I finally got around to adding videos to the site that I’ve been accumulating over the last couple of years. I’ve blogged about investigating Flash video a number of times before. After putting a number of videos on YouTube and being disappointed with the quality of the end product after their compression and resizing process was completed, I decided to go it on my own.
The decision to make this move provided the necessary impetus to do the final research and prototyping necessary to make this a reality. From my experience, I’ve come up with the three things that you’ll need to host Flash Videos, aside from the source video itself, of course.
A server with plenty of bandwidth and the capability to stream media. Even though the Flash compression process yields fabulous results as compared to a raw video stream, these files are by no means small. I am seeing sizes of 6 – 12 MB per minute of Flash video depending upon the quality of the underlying source and some tweaking of the video encoder settings (like bitrate). Depending upon how much traffic your videos get, this could suck up quite a bit of bandwidth. With respect to streaming media, I suggest that you select a host that explicitly allows this or who gives you control over your server so that you can take care of this yourself. Beware that if you’re hosting on the Windows platform with Windows Server 2003, this server will not stream Flash videos out of the box. You’ll need to explicitly set the MIME type for the Flash videos.
A solid Flash video encoder. With the explosion of Flash media at sites such as YouTube, Google Video, and MySpace, the number of tools available to do consumer Flash video conversion are on the rise. These tools range from rank amateur stuff to automated server-side tools like those used by the big boys. In the consumer space, you’re paying for three things: ease of use; the video encoder (codec); and the flash player. The most important of these things to me (but I’m sure not to everyone) is the actual codec. The codec is like the engine in your car. That is, you can buy those flashy spinner wheels and fat (phat, maybe?) muffler but without a good engine, you’re going nowhere fast. That said, there is quite a war going on in the codec camp based upon proprietary versus non-proprietary formats (VP6 versus H.264).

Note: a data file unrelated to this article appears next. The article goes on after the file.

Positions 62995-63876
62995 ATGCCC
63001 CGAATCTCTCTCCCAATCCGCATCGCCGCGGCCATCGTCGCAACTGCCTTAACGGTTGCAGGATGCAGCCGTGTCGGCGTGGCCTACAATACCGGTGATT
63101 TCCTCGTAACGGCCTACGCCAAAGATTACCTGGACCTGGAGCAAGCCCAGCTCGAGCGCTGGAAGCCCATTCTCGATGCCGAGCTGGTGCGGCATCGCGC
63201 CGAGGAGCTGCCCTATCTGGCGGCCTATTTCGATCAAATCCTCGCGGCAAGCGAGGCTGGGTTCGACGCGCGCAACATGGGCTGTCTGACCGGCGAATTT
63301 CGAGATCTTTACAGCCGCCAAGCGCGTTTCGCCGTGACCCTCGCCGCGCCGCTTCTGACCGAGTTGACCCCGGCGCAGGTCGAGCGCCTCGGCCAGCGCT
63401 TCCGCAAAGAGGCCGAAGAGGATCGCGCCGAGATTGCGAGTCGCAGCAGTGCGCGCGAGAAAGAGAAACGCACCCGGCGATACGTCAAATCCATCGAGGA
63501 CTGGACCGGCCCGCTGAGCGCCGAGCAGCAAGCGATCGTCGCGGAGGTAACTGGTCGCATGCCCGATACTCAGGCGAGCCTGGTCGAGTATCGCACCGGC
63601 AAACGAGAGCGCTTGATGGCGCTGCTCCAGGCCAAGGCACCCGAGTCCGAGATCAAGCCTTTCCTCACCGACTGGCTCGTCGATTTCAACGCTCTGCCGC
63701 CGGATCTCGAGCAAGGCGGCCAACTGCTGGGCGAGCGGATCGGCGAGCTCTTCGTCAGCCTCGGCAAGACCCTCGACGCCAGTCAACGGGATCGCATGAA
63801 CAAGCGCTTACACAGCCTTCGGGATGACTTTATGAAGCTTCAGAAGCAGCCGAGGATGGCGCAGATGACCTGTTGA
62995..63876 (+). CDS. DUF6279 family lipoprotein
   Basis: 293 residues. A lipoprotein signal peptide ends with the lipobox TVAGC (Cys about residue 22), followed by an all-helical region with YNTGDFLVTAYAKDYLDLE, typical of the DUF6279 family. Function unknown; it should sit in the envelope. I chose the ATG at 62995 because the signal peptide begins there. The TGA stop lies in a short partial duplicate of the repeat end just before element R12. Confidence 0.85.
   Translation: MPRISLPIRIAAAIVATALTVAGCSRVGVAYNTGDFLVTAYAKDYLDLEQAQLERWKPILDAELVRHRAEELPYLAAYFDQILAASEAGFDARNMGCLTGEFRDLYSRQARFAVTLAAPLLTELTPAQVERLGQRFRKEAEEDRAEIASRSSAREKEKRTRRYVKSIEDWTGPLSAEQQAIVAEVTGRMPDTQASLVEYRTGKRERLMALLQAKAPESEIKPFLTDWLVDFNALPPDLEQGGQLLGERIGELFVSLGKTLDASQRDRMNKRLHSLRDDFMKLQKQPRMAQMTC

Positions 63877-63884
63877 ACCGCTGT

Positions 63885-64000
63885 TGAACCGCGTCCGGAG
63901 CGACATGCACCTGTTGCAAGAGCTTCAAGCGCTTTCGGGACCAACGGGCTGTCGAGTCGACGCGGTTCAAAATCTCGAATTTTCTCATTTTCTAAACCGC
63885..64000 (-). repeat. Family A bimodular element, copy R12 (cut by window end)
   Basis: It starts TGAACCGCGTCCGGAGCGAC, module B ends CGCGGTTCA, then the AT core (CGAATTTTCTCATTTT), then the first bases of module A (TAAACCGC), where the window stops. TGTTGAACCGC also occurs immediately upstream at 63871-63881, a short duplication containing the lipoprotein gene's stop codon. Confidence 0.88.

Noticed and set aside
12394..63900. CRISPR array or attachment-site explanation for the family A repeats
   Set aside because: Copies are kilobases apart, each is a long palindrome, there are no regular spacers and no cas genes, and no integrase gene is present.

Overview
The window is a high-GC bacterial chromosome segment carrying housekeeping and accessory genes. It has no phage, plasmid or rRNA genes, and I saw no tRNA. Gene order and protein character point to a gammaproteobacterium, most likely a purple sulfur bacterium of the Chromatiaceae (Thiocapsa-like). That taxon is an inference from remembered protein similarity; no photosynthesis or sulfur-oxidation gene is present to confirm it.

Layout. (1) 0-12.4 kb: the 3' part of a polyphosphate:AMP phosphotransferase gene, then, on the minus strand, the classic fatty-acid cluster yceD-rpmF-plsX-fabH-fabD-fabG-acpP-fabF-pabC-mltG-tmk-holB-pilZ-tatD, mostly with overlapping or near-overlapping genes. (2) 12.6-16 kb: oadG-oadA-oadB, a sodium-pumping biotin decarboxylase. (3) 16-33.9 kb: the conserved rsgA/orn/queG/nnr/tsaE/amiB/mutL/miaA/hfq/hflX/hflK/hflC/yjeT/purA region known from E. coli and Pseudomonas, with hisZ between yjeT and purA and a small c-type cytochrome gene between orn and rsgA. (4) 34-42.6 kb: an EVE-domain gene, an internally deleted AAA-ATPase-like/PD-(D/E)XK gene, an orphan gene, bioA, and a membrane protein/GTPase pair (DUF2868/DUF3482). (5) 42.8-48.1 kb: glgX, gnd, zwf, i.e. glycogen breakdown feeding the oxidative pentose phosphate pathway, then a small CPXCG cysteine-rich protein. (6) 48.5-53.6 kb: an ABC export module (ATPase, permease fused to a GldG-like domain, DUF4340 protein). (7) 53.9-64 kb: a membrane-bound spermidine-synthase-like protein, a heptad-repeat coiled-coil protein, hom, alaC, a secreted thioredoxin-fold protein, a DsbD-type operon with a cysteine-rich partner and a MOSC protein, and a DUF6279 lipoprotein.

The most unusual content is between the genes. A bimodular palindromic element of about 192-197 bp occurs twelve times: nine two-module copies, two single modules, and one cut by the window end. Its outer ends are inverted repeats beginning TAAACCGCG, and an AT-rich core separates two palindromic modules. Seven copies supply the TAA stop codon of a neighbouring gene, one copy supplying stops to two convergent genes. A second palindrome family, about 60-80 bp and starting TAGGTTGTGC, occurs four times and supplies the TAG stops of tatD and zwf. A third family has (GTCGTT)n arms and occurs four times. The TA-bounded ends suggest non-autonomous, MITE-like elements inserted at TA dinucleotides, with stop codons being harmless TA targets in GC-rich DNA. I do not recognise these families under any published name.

From a consumer’s point of view, you either buy On2’s technology or somebody else’s since most everyone else supports H.264. Many of the counterarguments to On2’s codec revolve around the portability, openness and near universal adoption of H.264. From my tests, the VP6 (On2) encoded videos looked better and compressed to smaller file sizes. The encoding process, however, is a bear and will peg the most capable of CPUs at near 100% utilization during encoding. The real proof for me was in the marketplace. With many major media and technology companies (including Adobe, themselves) using On2’s codec, I’ve assumed (rightly or wrongly so) that people much more knowledgeable than I in this area have done their homework and are convinced that On2 offers something that H.264 products do not. What seals the deal is that On2’s standard bare-bones encoder package costs only $39. Granted, it’s not as slick or user-friendly as some of the others that I tested but it has the most horsepower under the hood.
A configurable (ideally scriptable) Flash video player. The player is the part that actually drives the Flash video and allows the user to interact with the output, moving the video forwards and backwards, setting volume, etc. Many of the video encoder packages include a selection of players out of the box; so you may not be required to pick up one separately. If your codec doesn’t come with a player or you’re not satisfied with your player’s capabilities, I strongly recommend that you take a look at Jeroen Wijering’s Flash player.
As you can probably see from the screenshot of the Flash control, Wijering’s Flash player is, well… not that flashy. What it lacks in glitz, it more than makes up for in power and flexibility. The player is very easy to use in its default configuration, playing either single Flash videos or running though multiple videos specified in an XML playlist. Furthermore, you can perform runtime manipulation of the Flash video by passing a set of parameters known as flashvars. This very handy feature alone makes this player standout head and shoulders above the rest. Finally, there seems to be a decent community support around this open source player with plugins built for popular tools like WordPress, Drupal, and Coppermine. This extra article by Jeroen provides some good guidance on embedding Flash. For specifics, it’s best to download the tool and play with the samples.
Hosting Flash video is really not hard once you have these three things figured out. Although I didn’t mention source video, it really is key in the equation. Videos that I shot on older still cameras needed to be scaled up in size and are a bit pixilated. Videos that I shot on my newer Canon A630 look much better, but they are not in stereo and show signs of pixilation even if I use optical zoom. From this whole conversion effort, my most important takeaway is that I’m going back to my Sony Hanycam Digital for shooting video. It yields the best video and sound quality. The only downside is the digital tape to digital file conversion process.